Scientists say we are now living in the Anthropocene era, a geological epoch marked by human dominance that will be reflected in the fossil record by the prominence of plastic, as well as chicken bones — the remains of tortured creatures who have been genetically engineered to grow twice as large in half the time and which are mass-produced in factory farm warehouses.  

Diverse and interwoven habitats have been lost, cleared to graze and grow feed for farm animals, and this has caused native species to disappear. Huge swaths of rainforest have been burned, adding to greenhouse gas (GHG) emissions in the atmosphere, while also weakening our planet’s capacity for absorbing CO2. This exacerbates the climate crisis, which poses an existential threat. We are now witnessing more turbulent weather with fires and flooding around the world.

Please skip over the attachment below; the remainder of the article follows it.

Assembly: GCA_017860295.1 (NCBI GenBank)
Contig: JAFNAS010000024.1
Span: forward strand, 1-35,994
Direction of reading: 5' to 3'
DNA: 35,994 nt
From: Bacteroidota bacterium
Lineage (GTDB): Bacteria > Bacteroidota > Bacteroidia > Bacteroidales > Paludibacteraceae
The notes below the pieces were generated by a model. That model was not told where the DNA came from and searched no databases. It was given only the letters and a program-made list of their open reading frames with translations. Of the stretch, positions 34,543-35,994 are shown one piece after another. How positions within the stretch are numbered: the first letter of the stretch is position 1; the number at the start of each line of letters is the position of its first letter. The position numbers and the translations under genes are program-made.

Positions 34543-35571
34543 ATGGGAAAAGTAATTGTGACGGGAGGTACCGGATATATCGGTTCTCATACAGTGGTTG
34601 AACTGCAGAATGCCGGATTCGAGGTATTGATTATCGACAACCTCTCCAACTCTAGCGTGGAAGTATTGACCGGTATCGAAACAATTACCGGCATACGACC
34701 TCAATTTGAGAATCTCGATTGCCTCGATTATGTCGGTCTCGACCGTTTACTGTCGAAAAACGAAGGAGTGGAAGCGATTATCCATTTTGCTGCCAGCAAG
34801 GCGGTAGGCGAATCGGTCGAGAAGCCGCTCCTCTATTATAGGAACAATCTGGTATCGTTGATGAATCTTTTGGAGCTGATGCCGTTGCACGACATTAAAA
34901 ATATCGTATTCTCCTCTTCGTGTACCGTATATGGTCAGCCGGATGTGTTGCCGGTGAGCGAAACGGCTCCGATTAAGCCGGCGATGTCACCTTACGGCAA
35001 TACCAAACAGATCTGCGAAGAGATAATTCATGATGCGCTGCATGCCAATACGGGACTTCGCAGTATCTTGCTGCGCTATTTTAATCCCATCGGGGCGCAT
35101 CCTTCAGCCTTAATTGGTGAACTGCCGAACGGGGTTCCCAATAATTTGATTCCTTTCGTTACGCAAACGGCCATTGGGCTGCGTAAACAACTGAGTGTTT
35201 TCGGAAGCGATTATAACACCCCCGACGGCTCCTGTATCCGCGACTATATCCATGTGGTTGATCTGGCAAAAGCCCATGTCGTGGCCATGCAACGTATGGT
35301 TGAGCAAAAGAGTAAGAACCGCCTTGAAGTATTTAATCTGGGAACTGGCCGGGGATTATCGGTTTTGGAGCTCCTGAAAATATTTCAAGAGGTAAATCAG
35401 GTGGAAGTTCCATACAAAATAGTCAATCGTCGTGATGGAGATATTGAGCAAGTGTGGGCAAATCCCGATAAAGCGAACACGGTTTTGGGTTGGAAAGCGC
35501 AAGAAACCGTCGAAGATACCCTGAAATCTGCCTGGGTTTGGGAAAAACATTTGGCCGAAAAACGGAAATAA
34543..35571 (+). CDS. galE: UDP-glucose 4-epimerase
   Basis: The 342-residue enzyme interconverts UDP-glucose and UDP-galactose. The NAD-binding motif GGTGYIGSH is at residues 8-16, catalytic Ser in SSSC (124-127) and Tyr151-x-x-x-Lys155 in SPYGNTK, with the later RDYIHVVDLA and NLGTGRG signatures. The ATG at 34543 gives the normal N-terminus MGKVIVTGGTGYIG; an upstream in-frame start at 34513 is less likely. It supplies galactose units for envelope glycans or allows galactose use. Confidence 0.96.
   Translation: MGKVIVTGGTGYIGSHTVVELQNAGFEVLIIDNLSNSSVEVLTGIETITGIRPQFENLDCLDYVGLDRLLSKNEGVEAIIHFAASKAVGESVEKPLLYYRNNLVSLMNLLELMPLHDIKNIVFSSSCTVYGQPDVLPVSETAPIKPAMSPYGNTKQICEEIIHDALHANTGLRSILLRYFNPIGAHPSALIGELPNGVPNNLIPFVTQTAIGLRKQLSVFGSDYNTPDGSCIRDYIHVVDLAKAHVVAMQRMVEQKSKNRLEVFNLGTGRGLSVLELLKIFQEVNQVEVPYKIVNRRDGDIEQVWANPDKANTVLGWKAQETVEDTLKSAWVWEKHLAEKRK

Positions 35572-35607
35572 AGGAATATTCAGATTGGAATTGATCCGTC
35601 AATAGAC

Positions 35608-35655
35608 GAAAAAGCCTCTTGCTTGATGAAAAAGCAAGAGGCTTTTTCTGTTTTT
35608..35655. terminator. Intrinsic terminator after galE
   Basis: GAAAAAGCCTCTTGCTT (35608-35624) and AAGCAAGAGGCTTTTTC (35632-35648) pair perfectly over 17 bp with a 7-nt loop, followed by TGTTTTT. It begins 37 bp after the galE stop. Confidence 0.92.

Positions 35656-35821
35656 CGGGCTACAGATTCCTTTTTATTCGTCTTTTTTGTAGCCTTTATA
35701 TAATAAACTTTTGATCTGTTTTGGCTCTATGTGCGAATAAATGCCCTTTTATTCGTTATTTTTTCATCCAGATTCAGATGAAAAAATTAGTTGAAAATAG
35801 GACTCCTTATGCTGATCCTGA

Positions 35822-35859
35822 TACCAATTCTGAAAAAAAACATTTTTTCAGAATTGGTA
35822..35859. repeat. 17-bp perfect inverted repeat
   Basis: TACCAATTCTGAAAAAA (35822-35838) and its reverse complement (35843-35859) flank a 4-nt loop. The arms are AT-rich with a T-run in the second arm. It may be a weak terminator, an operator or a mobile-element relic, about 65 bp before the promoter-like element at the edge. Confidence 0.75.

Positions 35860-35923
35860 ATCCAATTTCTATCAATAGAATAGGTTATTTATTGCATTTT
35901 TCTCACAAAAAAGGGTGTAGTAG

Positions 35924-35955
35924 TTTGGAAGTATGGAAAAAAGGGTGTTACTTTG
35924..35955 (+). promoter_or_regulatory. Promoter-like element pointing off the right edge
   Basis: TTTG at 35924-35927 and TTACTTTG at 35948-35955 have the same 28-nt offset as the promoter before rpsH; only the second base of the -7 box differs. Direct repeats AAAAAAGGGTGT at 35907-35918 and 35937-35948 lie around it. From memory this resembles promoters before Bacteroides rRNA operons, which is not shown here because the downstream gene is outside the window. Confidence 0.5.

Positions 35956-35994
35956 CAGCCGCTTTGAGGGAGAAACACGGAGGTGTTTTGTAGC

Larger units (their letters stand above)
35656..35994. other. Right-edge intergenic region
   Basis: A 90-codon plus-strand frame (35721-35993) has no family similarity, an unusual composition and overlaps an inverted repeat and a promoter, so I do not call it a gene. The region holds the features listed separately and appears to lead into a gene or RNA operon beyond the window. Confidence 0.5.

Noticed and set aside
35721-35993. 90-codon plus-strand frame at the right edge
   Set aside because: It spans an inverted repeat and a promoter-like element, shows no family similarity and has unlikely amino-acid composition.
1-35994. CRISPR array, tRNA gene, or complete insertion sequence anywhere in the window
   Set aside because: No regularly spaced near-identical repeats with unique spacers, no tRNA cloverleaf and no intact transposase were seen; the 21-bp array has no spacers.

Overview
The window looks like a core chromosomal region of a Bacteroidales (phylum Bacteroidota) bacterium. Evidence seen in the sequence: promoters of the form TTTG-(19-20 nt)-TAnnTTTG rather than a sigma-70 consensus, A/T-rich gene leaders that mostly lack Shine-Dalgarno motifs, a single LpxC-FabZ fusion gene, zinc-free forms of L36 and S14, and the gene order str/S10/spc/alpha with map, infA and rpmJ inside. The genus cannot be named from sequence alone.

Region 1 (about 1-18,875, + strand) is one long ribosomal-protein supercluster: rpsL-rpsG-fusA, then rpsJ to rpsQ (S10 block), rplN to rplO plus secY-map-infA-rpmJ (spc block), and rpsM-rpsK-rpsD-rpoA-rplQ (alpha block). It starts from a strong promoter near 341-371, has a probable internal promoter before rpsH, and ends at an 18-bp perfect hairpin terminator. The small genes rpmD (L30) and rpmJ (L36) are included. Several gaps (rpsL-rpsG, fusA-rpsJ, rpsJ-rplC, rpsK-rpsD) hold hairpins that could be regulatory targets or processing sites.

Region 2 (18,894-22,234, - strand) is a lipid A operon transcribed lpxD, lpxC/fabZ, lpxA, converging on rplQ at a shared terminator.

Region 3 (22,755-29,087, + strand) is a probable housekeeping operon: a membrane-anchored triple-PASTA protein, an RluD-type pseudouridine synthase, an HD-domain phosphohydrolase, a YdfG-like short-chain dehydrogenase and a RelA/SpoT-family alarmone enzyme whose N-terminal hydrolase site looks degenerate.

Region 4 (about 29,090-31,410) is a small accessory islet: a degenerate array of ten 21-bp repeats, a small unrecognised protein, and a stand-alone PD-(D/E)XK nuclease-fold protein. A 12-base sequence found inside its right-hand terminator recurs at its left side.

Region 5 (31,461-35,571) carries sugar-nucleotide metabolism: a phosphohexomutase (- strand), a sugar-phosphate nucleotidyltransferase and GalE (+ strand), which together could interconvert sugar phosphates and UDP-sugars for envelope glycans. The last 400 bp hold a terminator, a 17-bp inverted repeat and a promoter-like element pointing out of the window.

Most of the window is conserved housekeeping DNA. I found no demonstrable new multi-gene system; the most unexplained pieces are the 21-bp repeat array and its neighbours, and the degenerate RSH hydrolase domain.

We are despoiling the earth and squandering precious natural resources, and industrial agriculture is largely to blame. Groundwater is being drained from aquifers, and iconic rivers, like the Colorado, no longer reach the coast. Tulare Lake in California, once the largest freshwater lake west of the Great Lakes and the namesake of America’s top dairy producing county, is gone. Monocrop fields and petrochemical inputs have replaced sustainable farming and healthy soils. Biocides are killing insects and microorganisms and disrupting natural cycles, while cows, pigs, chickens and other animals who have been genetically engineered are crowded into factory farms. These confined animals are so sick and stressed that they are routinely fed antibiotics, which leads to the development of potentially fatal antibiotic resistant bacteria. At the same time, oceans are being overfished and filling up with garbage, such that scientists predict that they will contain more plastic than fish by 2050.